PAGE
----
A FORMER minister of sports and youth development in President Muhammadu Buhari’s administration, Solomon Dalung, has faulted the failure of the federal government to heed the demands of the Academic Staff Union of Universities (ASUU).
In a video shared on his social media handle, Dalung urged Nigerians to support the industrial action embarked by the university lecturers to press home their demands.
The former minister stated that although he was a victim of academic crisis as a result of ASUU strike while a student in the university, he would always support the union’s agitations.
He said, “The federal government wants Nigerians to see ASUU as evil, but in real sense ASUU are saints. These are people who love Nigeria and said we are not going to abandon this country to go and look for greener pasture but we will fight to make the universities better.
“I studied law for nine years instead of five. But any time, any day you wake me up, I will stand with ASUU because they have been able to explain their agitations for me and I understood that government is killing the goose that is laying the golden eggs.”
The APC chieftain recalled that ASUU proposed the Tertiary Education Trust Fund (TETfund) during the military regimes of Ibrahim Babaginda and Sani Abacha to address the funding challenges of public universities in Nigeria.
However, he alleged that since the return of democracy in 1999, the Federal Government and National Assembly had turned the trust fund to their “goldmine” through series of amendments.
“To cut the long story short, from 1999 till date, the National Assembly has bulkanized the decree and removed ASUU and the trustees originally proposed by the union and taken all over the whole thing.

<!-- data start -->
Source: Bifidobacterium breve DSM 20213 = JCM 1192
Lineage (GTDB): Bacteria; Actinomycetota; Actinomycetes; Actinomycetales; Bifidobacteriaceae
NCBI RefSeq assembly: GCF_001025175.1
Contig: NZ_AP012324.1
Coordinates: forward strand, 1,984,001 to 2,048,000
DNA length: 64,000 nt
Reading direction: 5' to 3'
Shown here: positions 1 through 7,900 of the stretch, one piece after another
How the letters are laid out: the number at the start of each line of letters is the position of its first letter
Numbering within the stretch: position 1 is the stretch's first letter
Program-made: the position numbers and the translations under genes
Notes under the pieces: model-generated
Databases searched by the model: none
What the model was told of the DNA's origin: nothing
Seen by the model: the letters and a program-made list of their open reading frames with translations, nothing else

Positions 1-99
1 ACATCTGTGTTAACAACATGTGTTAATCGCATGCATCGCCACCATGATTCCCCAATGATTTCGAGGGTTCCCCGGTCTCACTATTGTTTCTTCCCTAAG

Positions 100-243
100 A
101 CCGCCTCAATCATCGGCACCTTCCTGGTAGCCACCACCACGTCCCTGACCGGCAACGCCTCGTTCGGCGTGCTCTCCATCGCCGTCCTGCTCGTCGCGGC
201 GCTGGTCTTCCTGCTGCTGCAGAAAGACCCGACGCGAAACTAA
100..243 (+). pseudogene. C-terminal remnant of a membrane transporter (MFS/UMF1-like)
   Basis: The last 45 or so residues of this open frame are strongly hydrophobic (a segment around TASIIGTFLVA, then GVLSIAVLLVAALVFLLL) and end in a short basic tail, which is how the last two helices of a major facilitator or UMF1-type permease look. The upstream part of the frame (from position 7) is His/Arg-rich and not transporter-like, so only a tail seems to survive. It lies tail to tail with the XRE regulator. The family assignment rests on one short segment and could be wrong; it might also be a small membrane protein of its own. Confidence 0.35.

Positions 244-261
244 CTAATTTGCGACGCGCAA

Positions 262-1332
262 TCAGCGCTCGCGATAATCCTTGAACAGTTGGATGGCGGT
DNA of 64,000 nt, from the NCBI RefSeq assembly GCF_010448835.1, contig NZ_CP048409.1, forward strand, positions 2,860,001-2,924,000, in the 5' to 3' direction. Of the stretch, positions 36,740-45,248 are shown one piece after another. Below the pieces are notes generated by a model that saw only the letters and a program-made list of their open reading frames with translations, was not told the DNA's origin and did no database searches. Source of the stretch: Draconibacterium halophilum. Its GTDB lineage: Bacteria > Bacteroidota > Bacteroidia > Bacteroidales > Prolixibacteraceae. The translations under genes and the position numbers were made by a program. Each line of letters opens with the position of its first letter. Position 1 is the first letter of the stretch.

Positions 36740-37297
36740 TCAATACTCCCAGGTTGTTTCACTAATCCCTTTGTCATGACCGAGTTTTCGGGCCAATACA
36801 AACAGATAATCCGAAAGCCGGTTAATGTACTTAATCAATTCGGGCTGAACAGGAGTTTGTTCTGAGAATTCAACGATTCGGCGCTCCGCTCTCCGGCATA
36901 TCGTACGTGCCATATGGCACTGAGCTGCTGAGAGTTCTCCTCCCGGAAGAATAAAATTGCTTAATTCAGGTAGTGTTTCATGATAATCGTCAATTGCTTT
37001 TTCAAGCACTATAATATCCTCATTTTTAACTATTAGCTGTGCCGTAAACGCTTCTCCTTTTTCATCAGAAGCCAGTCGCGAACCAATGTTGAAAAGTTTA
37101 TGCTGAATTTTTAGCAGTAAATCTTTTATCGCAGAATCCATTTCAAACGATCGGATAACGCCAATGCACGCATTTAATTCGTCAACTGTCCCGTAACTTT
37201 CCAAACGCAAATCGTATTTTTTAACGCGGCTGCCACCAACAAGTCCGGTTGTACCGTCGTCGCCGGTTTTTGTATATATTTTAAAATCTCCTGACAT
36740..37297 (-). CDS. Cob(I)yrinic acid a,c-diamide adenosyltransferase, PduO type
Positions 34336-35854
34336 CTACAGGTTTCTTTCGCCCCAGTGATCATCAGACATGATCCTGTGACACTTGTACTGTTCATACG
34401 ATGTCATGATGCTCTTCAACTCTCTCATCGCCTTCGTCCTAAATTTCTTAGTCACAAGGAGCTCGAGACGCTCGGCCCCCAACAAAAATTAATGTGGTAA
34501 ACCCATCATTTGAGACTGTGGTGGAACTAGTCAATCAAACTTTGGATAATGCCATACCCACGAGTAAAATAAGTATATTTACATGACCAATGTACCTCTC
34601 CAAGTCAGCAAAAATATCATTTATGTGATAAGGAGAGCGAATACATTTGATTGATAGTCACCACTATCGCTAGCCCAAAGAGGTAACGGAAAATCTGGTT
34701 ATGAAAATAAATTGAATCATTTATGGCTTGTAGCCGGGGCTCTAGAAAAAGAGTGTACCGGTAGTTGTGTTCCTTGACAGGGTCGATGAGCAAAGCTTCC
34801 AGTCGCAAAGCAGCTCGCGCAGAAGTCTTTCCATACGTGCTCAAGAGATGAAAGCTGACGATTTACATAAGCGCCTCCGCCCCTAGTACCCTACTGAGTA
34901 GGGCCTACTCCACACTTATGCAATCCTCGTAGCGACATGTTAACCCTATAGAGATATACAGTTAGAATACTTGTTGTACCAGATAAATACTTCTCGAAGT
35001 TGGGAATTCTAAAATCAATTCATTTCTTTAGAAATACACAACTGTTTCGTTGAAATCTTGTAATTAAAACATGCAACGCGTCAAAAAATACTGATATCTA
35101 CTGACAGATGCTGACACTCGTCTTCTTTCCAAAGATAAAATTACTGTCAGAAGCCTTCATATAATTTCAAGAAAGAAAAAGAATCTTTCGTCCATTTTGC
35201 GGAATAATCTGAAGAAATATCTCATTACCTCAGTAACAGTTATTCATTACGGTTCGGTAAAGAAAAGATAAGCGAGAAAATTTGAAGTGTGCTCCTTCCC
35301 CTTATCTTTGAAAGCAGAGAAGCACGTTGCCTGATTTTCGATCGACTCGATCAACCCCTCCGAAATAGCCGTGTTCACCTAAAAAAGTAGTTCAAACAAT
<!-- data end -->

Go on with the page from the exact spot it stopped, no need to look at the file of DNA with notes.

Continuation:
“None of the initial trustees recommended by ASUU is part of the trust fund. They have taken over the initiative provided by ASUU to service education and deny them funding, and you expect ASUU to celebrate that?
“ASUU has a good cause and Nigerians should support ASUU to force the federal government relinquish TETfund to the initial concept drafted and contained in the decree by ASUU.
“Strike in Nigerian tertiary institutions will continue except government honestly do justice to ASUU by reverting TETfund to the original agreement because that agreement provides that every four years you will review the agreement because life is dynamic and the prices of goods will not be stable so the earned allowances will have to be reviewed among others,” he added.
ASUU had on February 14, 2022 embarked on the strike to press home its demands for a better welfare package and revamp the educational sector, among others, a situation that has forced many Nigerian students studying in public universities to idle away their time at home.
Buhari, on July 19, ordered the minister of labour and employment, Chris Ngige, to hand off negotiations with ASUU and directed the minister of education, Adamu Adamu, to take over and resolve the issues behind the protracted strike.
The effort has, however, not succeeded in resolving the strike impasse as the two parties bicker on the salaries of the striking lecturers, which the federal government has withheld since February.